Marsellus Durden: The new intricacies of the Force were some of my favorite moments Rian Johnson has brought to this universe. Especially Luke’s other worldly, all-powerful Force projection. The very thought of the amount of energy and will this would require is truly fitting for Luke at this stage in his life and fulfills his cycle from Padawan to Master beautifully.
Logan Slavin: I loved the new Force powers. The mind connection was an interesting plot point, and a cool way to allow the hero and villain to communicate and build a relationship without being in the same room. The Force projection is a very believable power, especially because it was in one of the Jedi Texts. I loved how it was used in the movie for Luke’s final sacrifice.
Owen: I love them, especially Rey and Kylo’s “force-call,” as I like to call it. It was such an interesting and clever addition to further their relationship. I was also a huge fan of Luke’s bad-ass force projection reveal at the end of the film. It was the ultimate move to show Luke’s mastery over the Force. (Also, I’m not so convinced we’ll never see him alive again, but only time will tell.)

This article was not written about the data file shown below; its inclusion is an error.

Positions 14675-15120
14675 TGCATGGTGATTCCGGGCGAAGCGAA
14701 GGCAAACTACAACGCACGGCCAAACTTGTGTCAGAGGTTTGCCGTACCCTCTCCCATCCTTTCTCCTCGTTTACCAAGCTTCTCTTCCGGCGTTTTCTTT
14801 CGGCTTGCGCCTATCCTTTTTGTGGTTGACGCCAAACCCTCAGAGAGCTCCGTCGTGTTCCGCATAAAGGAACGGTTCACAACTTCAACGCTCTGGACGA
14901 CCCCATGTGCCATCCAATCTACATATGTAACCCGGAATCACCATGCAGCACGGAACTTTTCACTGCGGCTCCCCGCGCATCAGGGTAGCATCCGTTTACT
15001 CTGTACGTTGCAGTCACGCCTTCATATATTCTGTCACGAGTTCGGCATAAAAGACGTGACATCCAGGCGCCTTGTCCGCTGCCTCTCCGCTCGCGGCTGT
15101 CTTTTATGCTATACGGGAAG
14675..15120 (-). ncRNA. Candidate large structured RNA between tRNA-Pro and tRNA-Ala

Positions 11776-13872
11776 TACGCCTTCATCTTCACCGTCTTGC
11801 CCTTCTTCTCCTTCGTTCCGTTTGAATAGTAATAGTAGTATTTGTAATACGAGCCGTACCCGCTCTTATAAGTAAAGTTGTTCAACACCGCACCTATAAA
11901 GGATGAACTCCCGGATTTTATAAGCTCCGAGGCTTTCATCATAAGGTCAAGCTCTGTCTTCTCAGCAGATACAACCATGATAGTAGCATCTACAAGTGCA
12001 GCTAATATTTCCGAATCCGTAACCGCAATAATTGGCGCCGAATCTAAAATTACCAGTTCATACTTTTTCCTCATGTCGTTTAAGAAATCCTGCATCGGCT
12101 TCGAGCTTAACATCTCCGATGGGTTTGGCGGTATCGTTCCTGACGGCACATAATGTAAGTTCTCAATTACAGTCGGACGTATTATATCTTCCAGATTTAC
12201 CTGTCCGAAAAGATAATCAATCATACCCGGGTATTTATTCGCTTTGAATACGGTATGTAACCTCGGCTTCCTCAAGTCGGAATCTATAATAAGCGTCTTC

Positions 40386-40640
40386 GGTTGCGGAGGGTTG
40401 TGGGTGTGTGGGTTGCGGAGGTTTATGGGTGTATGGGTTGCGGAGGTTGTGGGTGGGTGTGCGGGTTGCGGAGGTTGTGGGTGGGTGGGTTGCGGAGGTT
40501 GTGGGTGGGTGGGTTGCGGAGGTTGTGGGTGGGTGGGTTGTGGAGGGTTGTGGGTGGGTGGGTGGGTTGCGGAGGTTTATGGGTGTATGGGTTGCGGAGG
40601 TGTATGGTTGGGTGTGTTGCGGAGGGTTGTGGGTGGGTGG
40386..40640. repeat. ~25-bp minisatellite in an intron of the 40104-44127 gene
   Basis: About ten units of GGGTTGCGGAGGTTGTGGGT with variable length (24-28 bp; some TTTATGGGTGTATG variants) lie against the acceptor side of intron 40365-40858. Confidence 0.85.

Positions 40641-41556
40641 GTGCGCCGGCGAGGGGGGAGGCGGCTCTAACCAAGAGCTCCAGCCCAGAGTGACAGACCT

Michael Colan: I like them. They all feel aligned with what came before in the Star Wars mythos and not out of left field at all. The link between Kylo and Rey feels appropriate given their rise in the Force, both acting as balances to each other. Specifically, the tradition in fantasy storytelling to have the antagonist and protagonist mentally linked in some fashion. This further complicates and challenges both Rey and Kylo’s development making for interesting character choices and more to examine than what was previously there (it’s also not that much different than we’ve seen previously between Luke and Leia mentally linked).
The Force projection is the ultimate Jedi power we’ve seen. Everyone wanted Luke to be strong in the Force, ripping down Star Destroyers and getting into epic lightsaber duels. Rian Johnson gave us that, but he did it in a far smarter way.
The Force projection is in with the proper teachings of the Jedi, used in a way to act in defense of his friends and not for attack. Sure, giving Luke a Darth Vader hallway scene sounds nice, but in terms of storytelling, it doesn’t exactly fit what is going on thematically. It was a more interesting choice to have Luke not engage in violence in such a manner.
WriteOnGeek: Somewhere, Yoda was hacking his way through Force Ghost muttering, “Get to do cool ish like that, I did not.” C’mon. Luke completely clowned his nephew by not even being there in the flesh. I took allegiance to canon, respect to material, and love for the subject matter to have Luke put Kylo to shame. (And, yes, that completely answers Q3.) To summarize, there were aspects of the Force most fans didn’t believe would ever see time on film. We did, and regardless of hurt feelers, we have The Last Jedi to thank.
Q3. Was Rian “Disrespectful”?